What is a lagoon?
A lagoon is marine water or freshwater that is near to, but separated from, a larger body of water by a natural barrier or several natural barriers. It occurs in oceans and near the coast. Some lagoons have brackish water, which is a mixture of sea water and freshwater from a river mouth at the coast.
The natural barrier between the small and large body of water can be a reef or a sandbar.
The word lagoon comes from the Italian word laguna, meaning pond or lake.
There are two types of lagoons.
One type of lagoon is an atoll which is a ring of land caused by a submerged island. In the centre is the deep-water lagoon. Scientists think that an atoll takes about 300,000 years to form. The atoll lagoon is quite protected from the ocean water.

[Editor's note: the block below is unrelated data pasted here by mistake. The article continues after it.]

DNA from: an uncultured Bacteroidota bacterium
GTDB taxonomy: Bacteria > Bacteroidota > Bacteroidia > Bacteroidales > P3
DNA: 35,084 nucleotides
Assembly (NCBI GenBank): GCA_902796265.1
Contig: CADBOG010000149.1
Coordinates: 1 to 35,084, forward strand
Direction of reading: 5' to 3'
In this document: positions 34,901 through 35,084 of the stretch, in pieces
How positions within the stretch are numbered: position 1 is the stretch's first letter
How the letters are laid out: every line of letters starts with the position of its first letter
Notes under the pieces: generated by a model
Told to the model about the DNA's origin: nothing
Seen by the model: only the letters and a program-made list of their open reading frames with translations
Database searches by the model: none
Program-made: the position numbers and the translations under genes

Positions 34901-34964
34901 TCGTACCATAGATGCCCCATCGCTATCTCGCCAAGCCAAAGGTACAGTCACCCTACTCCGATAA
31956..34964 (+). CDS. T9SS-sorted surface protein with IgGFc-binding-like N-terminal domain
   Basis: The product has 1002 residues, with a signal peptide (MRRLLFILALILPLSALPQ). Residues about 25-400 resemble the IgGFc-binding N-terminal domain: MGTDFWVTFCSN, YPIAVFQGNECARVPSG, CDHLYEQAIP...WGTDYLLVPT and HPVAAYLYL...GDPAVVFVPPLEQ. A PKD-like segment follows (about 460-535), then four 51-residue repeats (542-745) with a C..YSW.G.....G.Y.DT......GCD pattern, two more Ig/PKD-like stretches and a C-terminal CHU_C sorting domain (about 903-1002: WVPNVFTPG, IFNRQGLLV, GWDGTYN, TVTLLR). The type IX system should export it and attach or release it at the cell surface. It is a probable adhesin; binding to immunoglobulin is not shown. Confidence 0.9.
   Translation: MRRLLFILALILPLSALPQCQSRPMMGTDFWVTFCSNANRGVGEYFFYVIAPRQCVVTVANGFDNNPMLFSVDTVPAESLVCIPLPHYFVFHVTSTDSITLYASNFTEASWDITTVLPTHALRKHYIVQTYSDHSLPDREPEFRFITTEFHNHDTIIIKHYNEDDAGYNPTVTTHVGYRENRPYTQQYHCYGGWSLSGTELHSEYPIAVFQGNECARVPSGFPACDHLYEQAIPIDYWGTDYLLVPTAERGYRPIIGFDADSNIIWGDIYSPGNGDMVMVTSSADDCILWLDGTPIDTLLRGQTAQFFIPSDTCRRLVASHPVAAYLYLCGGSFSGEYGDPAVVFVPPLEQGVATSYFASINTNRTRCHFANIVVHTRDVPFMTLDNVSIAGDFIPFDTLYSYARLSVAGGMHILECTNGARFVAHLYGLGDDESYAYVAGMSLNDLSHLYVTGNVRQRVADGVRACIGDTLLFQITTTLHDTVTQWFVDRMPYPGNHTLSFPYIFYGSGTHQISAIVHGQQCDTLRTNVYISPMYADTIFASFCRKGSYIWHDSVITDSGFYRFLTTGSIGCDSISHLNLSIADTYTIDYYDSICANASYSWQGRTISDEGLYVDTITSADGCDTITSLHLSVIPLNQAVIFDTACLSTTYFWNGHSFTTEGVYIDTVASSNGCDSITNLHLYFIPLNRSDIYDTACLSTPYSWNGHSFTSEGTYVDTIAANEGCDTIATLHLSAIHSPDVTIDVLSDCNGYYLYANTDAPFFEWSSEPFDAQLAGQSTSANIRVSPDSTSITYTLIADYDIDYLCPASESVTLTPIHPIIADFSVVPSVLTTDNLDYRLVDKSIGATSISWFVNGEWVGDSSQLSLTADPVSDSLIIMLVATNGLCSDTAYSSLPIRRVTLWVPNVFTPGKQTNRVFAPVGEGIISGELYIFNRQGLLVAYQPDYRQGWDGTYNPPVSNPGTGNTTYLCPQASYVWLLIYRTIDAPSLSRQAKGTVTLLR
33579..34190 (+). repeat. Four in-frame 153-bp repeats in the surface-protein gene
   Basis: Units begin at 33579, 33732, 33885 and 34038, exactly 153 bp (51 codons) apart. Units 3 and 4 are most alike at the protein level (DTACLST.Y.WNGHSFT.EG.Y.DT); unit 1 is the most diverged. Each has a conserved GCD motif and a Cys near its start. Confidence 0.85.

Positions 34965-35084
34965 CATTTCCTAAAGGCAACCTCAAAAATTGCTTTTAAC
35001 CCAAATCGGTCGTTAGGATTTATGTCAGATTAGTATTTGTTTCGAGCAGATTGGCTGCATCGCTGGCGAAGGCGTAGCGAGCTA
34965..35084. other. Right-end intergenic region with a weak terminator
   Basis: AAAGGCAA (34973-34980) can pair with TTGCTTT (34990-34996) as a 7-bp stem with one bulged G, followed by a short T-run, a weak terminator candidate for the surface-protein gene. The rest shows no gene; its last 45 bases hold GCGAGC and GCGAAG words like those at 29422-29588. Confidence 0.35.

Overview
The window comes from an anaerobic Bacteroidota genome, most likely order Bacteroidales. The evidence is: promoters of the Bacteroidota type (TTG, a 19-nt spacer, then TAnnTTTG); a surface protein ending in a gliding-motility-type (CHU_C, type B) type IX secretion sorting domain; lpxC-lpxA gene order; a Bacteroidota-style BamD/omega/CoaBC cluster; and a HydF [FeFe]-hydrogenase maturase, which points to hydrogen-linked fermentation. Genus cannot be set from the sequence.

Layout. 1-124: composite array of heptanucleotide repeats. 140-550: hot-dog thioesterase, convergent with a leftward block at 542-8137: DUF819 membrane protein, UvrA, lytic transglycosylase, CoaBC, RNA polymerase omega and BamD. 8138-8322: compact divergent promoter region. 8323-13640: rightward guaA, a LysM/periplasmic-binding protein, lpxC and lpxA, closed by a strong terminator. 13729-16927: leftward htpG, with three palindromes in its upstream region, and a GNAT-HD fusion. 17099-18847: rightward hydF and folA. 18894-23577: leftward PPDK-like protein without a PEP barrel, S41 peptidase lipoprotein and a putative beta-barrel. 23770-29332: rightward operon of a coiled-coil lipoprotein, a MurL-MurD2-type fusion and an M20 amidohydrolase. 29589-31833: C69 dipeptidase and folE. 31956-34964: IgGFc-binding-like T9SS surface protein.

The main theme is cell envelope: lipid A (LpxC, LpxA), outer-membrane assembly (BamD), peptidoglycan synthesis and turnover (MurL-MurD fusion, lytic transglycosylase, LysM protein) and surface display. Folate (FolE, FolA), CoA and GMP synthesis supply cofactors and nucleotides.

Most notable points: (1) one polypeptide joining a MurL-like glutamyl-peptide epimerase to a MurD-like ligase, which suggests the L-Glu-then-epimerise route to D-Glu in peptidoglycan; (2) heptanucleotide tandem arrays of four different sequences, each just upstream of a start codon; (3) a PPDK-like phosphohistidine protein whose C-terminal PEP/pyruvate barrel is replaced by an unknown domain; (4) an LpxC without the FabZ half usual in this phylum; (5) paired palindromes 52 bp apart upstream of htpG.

The other type of lagoon is a coastal lagoon. It is usually shallow water that is separated from coastal sea water. It is usually exposed because it is close to the shore, but it is protected by sandbars.
Lagoons are also called estuaries, sounds, bays, or lakes.
Many animals like lagoons because they are not far from land. Water birds like lagoons. Fish, sea stars, jellyfish, and many other aquatic animals like lagoons.
Photographer: Martina Nicolls
Martina Nicolls: SIMILAR BUT DIFFERENT IN THE ANIMAL KINGDOM